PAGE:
In 1938, with war imminent and his father dying, he returned to Australia. Modern painting was finally being shown here: in 1938 the Contemporary Art Society was formed in Melbourne, and Sir Keith Murdoch was sponsoring Australia’s first great exhibitions of modernism. Dobell taught at East Sydney Technical College (now the National Art School), then joined the war effort, first as a camouflage painter, then as a war artist, producing a series of striking genre pictures of people at work.

At the same time, from his home base in Kings Cross, he painted a series of striking portraits: in 1940 The Cypriot, in 1941 The Strapper, in 1943 The Billy Boy and Brian Penton. Each time, with great versatility, he adjusted his technique to the personality of the sitter. His famous portrait of Joshua Smith, with whom he had shared a tent when both were camouflage painters, was closer to expressionism than any of them. When it won the Archibald it unleashed a storm.

In a distressing episode, Smith’s parents turned up on Dobell’s doorstep early one morning to try to suppress the painting. But the main attack was led by the conservatives of the Sydney art world, who dubbed it a caricature.

The artist was deluged with portrait commissions, and he was not short of public defenders. Extraordinary as it may now seem, one bastion of support was the Daily Telegraph, then owned by Sir Frank Packer who was partial to a Dobell himself. “If William Dobell were a hack painter,” thundered one editorial, “he could win six Archibald Prizes without wringing one howl from the studio mediocrities. His crimes are: real talent and visual imagination.”

Two weeks after the announcement the ABC invited Dobell to be its radio talk Guest of Honour. He acquitted himself well, explaining: “You might say I am trying to create something instead of copying something, when I set out to paint a portrait. To me, a sincere artist is not one who makes a faithful attempt to put on a canvas what is in front of him, but one who tries to create something which is a living thing in itself, regardless of the subject.”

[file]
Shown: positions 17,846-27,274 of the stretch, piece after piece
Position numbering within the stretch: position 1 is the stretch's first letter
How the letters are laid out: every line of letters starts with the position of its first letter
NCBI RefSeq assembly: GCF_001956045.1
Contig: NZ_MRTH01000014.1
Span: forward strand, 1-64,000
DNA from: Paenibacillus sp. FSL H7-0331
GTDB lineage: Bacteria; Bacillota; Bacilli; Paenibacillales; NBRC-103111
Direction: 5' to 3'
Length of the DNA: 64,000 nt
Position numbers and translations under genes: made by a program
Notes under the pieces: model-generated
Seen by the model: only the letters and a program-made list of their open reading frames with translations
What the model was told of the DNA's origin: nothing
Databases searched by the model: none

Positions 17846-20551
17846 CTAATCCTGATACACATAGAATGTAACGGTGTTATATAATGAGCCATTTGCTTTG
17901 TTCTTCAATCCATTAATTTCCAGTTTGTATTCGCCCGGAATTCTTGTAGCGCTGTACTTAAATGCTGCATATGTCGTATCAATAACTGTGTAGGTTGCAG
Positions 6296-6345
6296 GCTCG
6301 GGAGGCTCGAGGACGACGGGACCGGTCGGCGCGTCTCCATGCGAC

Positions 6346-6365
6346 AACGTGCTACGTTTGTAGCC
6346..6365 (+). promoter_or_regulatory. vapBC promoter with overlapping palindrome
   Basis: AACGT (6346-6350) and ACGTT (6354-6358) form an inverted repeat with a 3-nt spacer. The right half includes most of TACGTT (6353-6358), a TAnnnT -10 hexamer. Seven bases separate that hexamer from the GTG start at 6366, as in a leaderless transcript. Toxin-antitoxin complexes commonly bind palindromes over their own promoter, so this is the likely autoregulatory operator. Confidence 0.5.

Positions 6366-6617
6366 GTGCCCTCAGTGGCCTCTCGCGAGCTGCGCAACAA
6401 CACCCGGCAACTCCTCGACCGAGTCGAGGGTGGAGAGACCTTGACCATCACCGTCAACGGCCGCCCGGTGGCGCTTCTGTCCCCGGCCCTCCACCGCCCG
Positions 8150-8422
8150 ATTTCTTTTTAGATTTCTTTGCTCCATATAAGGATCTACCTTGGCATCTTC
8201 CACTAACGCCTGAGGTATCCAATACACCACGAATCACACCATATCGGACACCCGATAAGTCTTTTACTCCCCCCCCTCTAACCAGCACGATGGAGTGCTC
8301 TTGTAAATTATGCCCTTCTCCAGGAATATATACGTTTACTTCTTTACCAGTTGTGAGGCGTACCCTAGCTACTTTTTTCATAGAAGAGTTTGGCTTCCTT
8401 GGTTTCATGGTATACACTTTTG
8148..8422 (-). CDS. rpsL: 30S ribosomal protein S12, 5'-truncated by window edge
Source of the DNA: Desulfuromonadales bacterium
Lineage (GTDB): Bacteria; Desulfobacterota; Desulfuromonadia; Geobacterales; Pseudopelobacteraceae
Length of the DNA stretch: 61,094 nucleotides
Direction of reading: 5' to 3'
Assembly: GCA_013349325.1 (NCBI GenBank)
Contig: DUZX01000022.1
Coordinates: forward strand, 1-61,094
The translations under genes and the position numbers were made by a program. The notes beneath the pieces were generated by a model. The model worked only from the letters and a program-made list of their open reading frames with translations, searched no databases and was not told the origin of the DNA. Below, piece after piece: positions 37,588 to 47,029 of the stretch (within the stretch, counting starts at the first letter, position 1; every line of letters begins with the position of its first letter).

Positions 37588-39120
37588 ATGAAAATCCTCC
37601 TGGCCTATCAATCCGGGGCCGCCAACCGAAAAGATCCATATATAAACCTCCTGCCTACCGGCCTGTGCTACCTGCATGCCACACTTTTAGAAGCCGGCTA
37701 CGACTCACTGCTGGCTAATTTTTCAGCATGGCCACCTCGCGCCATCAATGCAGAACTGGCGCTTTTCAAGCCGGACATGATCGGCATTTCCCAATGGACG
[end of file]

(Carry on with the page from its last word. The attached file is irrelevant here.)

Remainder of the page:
But the following year the court case brought by opponents of the decision took a severe toll on his nerves. Distinguished curators and critics gave evidence for him, and the case was thrown out, but being variously lionised and abused for almost two years had been an ordeal. Although he had many warm friendships Dobell was an intensely private man. After the hearing he became ill with severe dermatitis, and did not paint for a year.

His own evidence, however, is revealing of his philosophy. He did not, he told the court, regard himself as a modernist: the case was about the nature of art itself. “Leave the art out for the moment,” demanded counsel for the plaintiffs, Garfield Barwick. “You cannot leave art out,” was Dobell’s rapid rejoinder; and he never did.

Late in 1944 he retreated to Wangi Wangi, on the shores of Lake Macquarie, where his father had long since established a little holiday home. His sister Alice nursed him back to health, and by late 1945 the landscape had so engaged him that he was busy with his sketchpad once more. Wangi would remain his home for the rest of his life.

He tended to shun the bright lights of Sydney, resigning in 1947 from the Board of Trustees of the Art Gallery of New South Wales after four years. Hal Missingham later said that Dobell had to get “full as a boot” to face meetings, and his fellow Trustees rejected his recommendation to purchase a Donald Friend so often that he bought it himself. And the artist’s view of the celebrity portrait circuit can be judged from what he privately opined when commissioned to paint the Governor, Lord Wakehurst: “I’ll paint him like he really is: a blue-arsed monkey in a zoo!”